Who said that heart disease can only be experienced by adults? In fact, children are also susceptible to this disease. In fact, heart defects can be experienced by children while still in the womb. Many experts believe that heart disease in children can be caused by genetics and infections.
Parents who have a history of heart disease are more likely to pass the disease on to their children compared to parents who do not have a history of heart disease.
At 4 weeks of gestation, the fetal heart will form a single sac structure which will gradually enlarge in the eighth week. While still in the womb the flow of oxygen and carbon dioxide will pass through the placenta, so that heart defects that occur at that time will not cause problems for the baby.
Heart defects in babies will be seen after the baby is born and the placenta is cut. Generally, this heart abnormality is characterized by the appearance of noises (murmurs) when the baby breathes, abnormally fast heartbeats, difficulty suckling due to short breaths, growth disorders, and blue skin (cyanotic).
While other causes are infections caused by rubella, toxic substances, alcohol, and certain drugs. Well, here are some heart diseases that can lurk in children:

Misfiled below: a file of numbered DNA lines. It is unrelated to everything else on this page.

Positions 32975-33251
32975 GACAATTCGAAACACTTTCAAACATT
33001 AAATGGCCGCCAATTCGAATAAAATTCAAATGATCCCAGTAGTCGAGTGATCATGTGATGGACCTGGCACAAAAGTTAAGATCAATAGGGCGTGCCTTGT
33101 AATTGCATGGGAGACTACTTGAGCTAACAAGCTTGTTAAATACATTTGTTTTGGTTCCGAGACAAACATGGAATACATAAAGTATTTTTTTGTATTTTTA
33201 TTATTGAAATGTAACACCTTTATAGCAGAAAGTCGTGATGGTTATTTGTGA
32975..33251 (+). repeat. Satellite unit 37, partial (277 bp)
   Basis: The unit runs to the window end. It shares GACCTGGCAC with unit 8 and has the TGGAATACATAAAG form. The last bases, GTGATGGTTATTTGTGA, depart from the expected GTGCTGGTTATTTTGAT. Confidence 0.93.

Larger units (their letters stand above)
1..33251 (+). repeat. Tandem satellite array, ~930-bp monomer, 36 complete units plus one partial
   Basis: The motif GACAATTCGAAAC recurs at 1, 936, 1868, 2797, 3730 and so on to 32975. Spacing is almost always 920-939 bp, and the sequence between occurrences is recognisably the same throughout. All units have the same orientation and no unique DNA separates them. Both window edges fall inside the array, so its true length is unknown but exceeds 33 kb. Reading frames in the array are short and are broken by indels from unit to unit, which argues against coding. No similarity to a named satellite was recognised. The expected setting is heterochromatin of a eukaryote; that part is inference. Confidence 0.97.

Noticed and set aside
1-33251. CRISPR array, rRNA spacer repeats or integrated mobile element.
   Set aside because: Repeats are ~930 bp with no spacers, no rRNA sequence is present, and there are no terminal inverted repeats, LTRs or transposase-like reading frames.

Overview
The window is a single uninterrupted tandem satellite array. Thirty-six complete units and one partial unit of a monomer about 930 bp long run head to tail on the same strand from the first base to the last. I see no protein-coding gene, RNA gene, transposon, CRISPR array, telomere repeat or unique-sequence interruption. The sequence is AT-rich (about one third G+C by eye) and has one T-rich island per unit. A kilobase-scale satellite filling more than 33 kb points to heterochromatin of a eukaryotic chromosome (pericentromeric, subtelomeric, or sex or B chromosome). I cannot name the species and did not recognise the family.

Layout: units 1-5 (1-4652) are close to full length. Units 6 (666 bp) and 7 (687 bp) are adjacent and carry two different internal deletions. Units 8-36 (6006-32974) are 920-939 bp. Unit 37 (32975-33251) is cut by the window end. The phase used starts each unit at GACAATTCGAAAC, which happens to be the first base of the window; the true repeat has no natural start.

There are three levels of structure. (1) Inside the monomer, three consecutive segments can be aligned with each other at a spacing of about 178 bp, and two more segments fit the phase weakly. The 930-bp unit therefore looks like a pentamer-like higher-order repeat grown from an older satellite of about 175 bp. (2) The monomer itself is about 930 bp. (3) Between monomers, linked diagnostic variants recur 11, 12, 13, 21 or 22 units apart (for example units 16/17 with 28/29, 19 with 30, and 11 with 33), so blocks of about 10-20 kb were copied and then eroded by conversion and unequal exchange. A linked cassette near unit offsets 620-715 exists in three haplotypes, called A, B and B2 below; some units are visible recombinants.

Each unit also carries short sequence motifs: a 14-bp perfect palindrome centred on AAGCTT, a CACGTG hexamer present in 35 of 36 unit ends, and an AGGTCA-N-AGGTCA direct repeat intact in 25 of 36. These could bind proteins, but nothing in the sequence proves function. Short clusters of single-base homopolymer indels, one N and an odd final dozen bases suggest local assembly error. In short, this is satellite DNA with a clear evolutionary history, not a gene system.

Congenital Heart Disorder
Congenital heart disease or congenital heart disease is a birth defect in the fetus that occurs due to abnormal embryonic development. This condition generally occurs in 8 out of every 1000 births. These babies usually have problems with structures such as:
- There is a heart leak due to a hole in the heart septum.
- Mitral valve stenosis.
In addition, other forms of congenital heart disease that you need to be aware of are:
- Heart failure which causes a part of the heart that is not fully developed.
- Tetralogy of Fallot, which is a combination of four other syndromes namely pulmonary embolism, ventricular septal abnormalities, aortic equestrian, and right ventricular hypertrophy.
This heart disorder occurs due to the formation of plaque from fat and cholesterol in the arteries. When plaque builds up, blood vessels become stiff and narrow, making you more at risk for blood clots and eventually a heart attack. This is a long-term condition and often goes undetected.
Actually, children rarely get this disease. However, they will be at risk if they have obesity, diabetes, high blood pressure, and other health conditions. If your child is overweight and obese, or if your family has a history of heart disease and diabetes, your child will be advised to have their cholesterol and blood pressure checked regularly.
This heart disease is relatively rare, its appearance is characterized by inflammation of blood vessels throughout the body, such as in the arms, hands, mouth, lips, and throat. Other symptoms include fever and swollen lymph nodes. Unfortunately, the cause of this disease is still unclear. You could say Kawasaki disease is one of the most common heart diseases in children. As many as 1 in 5 children who experience heart disease is due to Kawasaki disease and most of them are under 5 years of age.